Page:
If This Were My Mother’s House

In a recent tele-coaching session with an east coast contractor, I was reminded of a simple idea I stumbled upon 25 years ago when I was a technician and first learning how to sell.
I had just changed a compressor and the customer was complaining about the cost of the compressor change. I smiled. The compressor had failed due to neglect on his part. In four years he had not changed the filters or done any kind of maintenance. That is a lot like someone complaining to their dentist about the cost and pain of root canal when they haven’t brushed their teeth in four years.

I simply said to him, “It seems like a shame. Only the good die young.” With a puzzled look on his face he said, “What?” I explained, “You have nine other units on the roof. They will suffer the same fate of the five ton compressor I just changed in a short period of time. The filters are collapsed, the coils are plugged solid with dirt, and the belts are cracked. It’s just a matter of time….” He was leaning forward. I had his undivided attention. I was on a roll. “Look, it’s your building. You do what you want. However, if this were my mothers building, this is what I would tell her. ‘Mom, you gotta let me clean the coils when they get dirty. You gotta let me change the filters four times a year. You gotta let me replace the belts annually. Whatever it costs you for me to do that will be paid back in lower utility bills and extended equipment life.’” Pausing for effect, I continued, “I gotta go. My pager just went off. I have another call (hey, this was 1984).” He grabbed my arm and said, “Write it up.” I didn’t even know what IT was! “You mean a service agreement for maintenance?” “Yes,” he said, “I’m sold!”

All these years later, as I reflect on why that sale happened, the high points emerge:
 I was authentic and sincere (“If this were my mom’s building…”)
 I was honest (pulling no punches)
 I spoke in the first person (“If it were me…”)
 I was detached (and really busy)
 I was competent technically and he trusted me
 I gave him the dignity of choice (“It’s your building…”)

First person stories that serve as warnings are very effective. Equally effective are third person examples…. “My client on the east coast is a sponge. I met him conducting a sales seminar in Virginia last February. I asked for a volunteer to do some role playing in front of 60 people. He was brave enough to come up and learn publicly. True to form, after sharing a success story this morning by telephone, he asked me to dissect what he did well and what he could improve. I guess that’s why we are working together still. He is a serious student of change. Those are the kind of clients that hire me. They don’t need to be sick to get better!”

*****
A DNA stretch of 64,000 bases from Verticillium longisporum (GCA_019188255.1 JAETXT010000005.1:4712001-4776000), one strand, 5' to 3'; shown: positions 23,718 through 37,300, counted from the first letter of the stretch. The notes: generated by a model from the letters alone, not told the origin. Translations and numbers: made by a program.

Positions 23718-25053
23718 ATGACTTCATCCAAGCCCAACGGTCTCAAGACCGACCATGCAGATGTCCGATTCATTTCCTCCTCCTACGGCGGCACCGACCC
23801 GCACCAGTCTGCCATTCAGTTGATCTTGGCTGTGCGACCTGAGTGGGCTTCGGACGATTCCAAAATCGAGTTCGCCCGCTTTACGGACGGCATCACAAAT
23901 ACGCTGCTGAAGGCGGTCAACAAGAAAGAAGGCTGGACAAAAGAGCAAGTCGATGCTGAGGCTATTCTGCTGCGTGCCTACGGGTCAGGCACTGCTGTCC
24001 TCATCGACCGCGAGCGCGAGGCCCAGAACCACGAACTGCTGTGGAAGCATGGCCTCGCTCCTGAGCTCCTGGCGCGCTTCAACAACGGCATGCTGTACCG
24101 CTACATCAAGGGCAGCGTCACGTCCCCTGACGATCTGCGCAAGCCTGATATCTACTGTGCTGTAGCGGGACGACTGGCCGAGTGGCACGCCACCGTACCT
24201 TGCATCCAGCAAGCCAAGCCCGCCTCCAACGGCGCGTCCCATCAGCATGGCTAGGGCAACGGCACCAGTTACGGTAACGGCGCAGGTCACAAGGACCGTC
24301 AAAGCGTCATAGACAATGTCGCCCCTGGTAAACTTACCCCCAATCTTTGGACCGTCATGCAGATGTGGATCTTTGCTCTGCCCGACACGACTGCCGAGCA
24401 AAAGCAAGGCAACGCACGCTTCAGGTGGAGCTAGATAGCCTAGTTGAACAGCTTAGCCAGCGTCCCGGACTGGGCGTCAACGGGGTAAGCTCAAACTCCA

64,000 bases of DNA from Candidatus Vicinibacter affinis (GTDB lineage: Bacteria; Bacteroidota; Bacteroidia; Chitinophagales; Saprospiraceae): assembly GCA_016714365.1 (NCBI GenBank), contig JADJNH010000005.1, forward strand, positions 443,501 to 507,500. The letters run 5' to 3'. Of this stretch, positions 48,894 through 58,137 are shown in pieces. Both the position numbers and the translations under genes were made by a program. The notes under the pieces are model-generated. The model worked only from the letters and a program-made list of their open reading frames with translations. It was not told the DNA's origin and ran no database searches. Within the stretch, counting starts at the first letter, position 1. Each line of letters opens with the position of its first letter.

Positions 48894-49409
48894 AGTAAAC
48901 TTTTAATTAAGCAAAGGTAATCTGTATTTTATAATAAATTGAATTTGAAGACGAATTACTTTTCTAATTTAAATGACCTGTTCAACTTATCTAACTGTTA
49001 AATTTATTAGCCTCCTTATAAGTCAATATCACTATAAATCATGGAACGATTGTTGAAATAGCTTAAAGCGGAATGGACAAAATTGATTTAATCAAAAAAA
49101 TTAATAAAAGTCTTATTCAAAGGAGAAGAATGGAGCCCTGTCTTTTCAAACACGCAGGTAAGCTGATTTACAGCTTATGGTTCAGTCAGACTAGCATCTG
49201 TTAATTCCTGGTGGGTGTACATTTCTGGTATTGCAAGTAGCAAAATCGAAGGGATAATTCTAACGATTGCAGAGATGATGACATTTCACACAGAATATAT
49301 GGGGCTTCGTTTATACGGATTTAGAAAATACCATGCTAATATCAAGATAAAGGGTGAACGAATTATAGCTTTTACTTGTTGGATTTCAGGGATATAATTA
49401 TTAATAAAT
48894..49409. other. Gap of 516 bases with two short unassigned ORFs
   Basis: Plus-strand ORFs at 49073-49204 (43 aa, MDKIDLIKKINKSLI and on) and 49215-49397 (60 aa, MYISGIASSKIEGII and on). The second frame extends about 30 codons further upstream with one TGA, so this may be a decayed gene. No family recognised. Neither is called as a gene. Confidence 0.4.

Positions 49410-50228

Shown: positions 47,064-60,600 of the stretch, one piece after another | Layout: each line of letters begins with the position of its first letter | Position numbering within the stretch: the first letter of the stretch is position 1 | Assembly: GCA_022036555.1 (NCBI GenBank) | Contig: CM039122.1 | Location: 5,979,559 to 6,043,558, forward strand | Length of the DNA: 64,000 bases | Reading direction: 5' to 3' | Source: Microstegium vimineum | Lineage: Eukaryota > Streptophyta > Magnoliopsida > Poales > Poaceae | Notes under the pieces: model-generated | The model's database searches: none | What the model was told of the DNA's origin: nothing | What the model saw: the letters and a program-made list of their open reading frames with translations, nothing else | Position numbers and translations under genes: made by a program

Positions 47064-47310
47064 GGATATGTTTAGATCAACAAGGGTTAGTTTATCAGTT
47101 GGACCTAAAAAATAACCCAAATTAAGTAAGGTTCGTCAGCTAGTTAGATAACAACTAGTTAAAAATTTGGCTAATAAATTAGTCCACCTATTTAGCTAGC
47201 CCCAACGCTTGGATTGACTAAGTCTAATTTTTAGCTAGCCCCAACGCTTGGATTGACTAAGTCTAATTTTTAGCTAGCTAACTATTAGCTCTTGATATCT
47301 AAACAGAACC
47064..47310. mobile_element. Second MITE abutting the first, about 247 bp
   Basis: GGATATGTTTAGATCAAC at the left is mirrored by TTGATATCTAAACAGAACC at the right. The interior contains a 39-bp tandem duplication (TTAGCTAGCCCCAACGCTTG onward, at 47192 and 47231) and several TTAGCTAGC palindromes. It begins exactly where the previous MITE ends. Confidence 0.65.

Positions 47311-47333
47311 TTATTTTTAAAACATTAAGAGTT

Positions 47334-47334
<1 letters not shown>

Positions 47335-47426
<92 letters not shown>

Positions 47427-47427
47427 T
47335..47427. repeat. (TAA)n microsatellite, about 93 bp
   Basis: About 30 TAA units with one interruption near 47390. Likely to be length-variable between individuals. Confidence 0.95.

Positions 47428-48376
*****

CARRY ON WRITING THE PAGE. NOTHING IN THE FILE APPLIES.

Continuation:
The common sense things he did well in his story were simple and anyone can start doing them tomorrow. He claims he used much of what I taught at the seminar to close more business than he ever has. I think he is being kind. He was already really good at his job. This is what I heard in his first person story this morning:
 After knocking on the door, he took a step back allowing space
 He asked if he could come in to take a look at her HVAC equipment
 He explained in simple terms that the compressor had failed and she had a choice: Replace the compressor on an old piece of equipment or replace the unit entirely
 He asked questions and really listened
 He asked how long she was going to be in the house as that might affect her decision
 He asked if SHE was the decision maker and whether or not her husband should be involved in the process
 He asked how she would like the proposal (In person or email)
 He followed up and asked for the sale in two days

HE CLOSED THE SALE! When he asked me what he could improve I told him the story I began with… “If this were my mother’s house….”

When clients ask your opinion, tell them what you think with one caveat. Never “SHOULD” on them. Second person doesn’t work! “You should do this” and “You must do that!” I know I don’t like to be SHOULD on….do you? Tell a story. What if you included your mom?
Nah….that wouldn’t work in your area!

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